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A federal agency issued a complaint this week against a contractor hired by Google and accused it of violating its employees’ labor rights, marking the latest flash point in a long-running struggle between workers and technology companies.

In the complaint, the National Labor Relations Board asserts that HCL America, a subsidiary of an Indian contracting giant, illegally discouraged workers from belonging to a union, and of failing to bargain with the union in good faith.

HCL and Google did not immediately respond to requests for comment. The case does not accuse Google of wrongdoing.

A group of about 90 HCL employees in Pittsburgh who do work such as data analysis under a contract the company has with Google voted to unionize last fall. They affiliated with the United Steelworkers union.

According to the complaint, managers at the company interrogated workers about the organizing activities of their colleagues, told them that

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It looks increasingly likely that Google will soon roll out a built-in screen recorder and improved screenshot feature for millions of Chromebooks. 

Last month Chrome Story spotted a reference to a built-in screen recorder feature for Chrome OS that popped up in the Chromium Gerrit. Today, Chrome Unboxed found a partially functional version of the feature in the Canary channel of Chrome OS, which is a development channel where new, not widely tested (and possibly buggy or unfinished), Chrome OS features can be trailed.

The new capture mode adds an icon to the Chrome OS taskbar, which gives users options to screen record or screen capture. In a video, Chrome Unboxed showed off how exactly the new features work, including options to take movable screenshots and resize them. Users can also capture a specific window. 

Screen

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When Google introduced the capability to play Stadia games over a 4G or 5G connection, it was as a feature the tech giant was still in the midst of testing. Now, it looks like Google is done putting the feature through its paces, because the option to toggle it on has been moved from the Experiments section to the Performance tab. Reports posted on Reddit and Twitter (via 9to5Google) show the toggle in its new place in the Performance tab under Resolution.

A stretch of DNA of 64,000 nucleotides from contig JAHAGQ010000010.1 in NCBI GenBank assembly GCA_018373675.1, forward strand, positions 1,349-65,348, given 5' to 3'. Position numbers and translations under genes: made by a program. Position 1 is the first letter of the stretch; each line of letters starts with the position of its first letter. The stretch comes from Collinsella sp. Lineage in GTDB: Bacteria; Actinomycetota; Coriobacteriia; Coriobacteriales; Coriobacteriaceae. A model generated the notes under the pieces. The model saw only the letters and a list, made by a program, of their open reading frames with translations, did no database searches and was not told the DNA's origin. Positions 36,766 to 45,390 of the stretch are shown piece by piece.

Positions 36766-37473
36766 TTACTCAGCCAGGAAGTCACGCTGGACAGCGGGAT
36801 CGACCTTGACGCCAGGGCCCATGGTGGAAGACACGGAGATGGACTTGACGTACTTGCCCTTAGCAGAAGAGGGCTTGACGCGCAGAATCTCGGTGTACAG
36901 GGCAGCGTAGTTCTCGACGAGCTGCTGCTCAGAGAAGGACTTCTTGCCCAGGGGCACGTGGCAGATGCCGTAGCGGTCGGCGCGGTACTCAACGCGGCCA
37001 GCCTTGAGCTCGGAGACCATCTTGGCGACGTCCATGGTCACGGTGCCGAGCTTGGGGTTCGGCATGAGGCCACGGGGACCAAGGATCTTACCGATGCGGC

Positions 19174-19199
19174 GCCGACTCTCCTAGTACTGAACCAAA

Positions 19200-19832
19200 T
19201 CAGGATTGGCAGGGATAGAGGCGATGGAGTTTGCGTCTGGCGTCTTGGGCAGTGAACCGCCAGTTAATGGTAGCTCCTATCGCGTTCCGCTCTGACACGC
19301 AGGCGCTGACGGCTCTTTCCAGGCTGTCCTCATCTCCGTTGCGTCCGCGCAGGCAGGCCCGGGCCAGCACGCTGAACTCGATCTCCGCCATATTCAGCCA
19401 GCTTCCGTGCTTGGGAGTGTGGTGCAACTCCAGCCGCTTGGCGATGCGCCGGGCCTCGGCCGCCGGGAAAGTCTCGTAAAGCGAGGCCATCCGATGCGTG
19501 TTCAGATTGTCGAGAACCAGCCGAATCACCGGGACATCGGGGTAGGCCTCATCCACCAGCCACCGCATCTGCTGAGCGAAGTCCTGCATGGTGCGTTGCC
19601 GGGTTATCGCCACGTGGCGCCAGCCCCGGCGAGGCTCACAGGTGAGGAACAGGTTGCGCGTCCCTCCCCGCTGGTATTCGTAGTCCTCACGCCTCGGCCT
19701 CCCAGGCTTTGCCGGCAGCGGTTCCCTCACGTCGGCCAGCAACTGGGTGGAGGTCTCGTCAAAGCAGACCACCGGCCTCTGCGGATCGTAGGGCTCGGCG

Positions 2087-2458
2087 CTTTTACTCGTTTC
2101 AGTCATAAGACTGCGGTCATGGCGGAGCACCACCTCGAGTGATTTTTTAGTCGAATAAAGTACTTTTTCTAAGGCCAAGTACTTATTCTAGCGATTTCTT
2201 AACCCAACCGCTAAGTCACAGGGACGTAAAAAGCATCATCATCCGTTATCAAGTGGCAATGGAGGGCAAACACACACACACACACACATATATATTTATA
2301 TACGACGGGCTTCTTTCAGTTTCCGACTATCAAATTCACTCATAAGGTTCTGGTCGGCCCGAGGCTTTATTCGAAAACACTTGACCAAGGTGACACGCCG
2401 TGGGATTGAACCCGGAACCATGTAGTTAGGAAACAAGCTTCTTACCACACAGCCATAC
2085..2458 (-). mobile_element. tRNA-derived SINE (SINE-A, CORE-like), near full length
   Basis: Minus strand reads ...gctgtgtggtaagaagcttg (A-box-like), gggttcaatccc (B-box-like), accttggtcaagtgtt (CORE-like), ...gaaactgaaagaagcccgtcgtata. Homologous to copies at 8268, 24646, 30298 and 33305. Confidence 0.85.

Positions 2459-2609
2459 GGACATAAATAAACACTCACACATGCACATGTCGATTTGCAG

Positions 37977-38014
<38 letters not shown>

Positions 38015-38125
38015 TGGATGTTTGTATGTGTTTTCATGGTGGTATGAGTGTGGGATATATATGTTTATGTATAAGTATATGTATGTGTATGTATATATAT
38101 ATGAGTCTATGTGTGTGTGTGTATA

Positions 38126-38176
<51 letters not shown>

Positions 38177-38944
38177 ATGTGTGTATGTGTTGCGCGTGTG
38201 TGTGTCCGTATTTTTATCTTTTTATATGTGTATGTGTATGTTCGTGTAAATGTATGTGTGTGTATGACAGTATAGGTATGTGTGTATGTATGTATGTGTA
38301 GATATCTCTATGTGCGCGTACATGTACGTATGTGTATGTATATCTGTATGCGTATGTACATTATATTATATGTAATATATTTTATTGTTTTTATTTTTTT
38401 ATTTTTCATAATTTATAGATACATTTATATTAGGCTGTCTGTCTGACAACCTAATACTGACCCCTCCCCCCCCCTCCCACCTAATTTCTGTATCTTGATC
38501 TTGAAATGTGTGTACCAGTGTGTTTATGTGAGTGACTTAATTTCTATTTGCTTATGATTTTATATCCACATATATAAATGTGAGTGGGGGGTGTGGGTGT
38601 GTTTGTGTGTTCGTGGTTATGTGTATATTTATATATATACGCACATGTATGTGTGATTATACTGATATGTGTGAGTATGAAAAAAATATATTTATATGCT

Google


Google

The option comes with a note telling players that their resolution will be limited to 720p on mobile data, most likely as a way to help users keep their data use in check. Google also warns users that enabling the feature to play games on Stadia could increase their data usage by up to 2.7GB/hour. In addition, Stadia will now make sure users know they’ve enabled gaming

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In a landmark moment in the history of the U.S. software industry, the Supreme Court held a hearing today on a long-running legal dispute that pits tech giants Oracle and Google against one another.

The case centers around whether or not a key foundation of today’s increasingly software-driven economy—blocks of code known as “application programming interfaces”, or APIs—is subject to copyright protection. Oracle claims Google infringed copyright when it used elements of the Oracle-owned Java programming language to build its Android operating system, which now powers billions of smartphones and other devices. Google denies the claim, which involves about 11,500 lines of code out of millions of new lines that it wrote to create Android. The two companies have been battling one another in the courts for over a decade, with Oracle demanding $9 billion in compensation.

The outcome of this epic

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KEY POINTS

  • Oral arguments were held before the Supreme Court over the copyright case between Oracle and Google
  • Google stands to pay Oracle nearly $9 billion for 11,000 lines of code in Android software if the court rules in Oracle’s favor
  • Big tech is throwing in behind Google while media and entertainment companies and the Trump administration is backing Oracle

The Supreme Court faces upending the tech industry by determining whether Google stole code from Oracle in building its Android operating system in a case that could redefine the meaning of the fair use doctrine. All eight justices on Wednesday grilled the tech giants’ legal teams as well the U.S. deputy solicitor general in a potentially far-reaching case.

Google said its incorporation of 11,500 lines of Oracle Java code constitutes fair use, while Oracle argued the action violated its ownership rights. The lawsuit has been working its way through the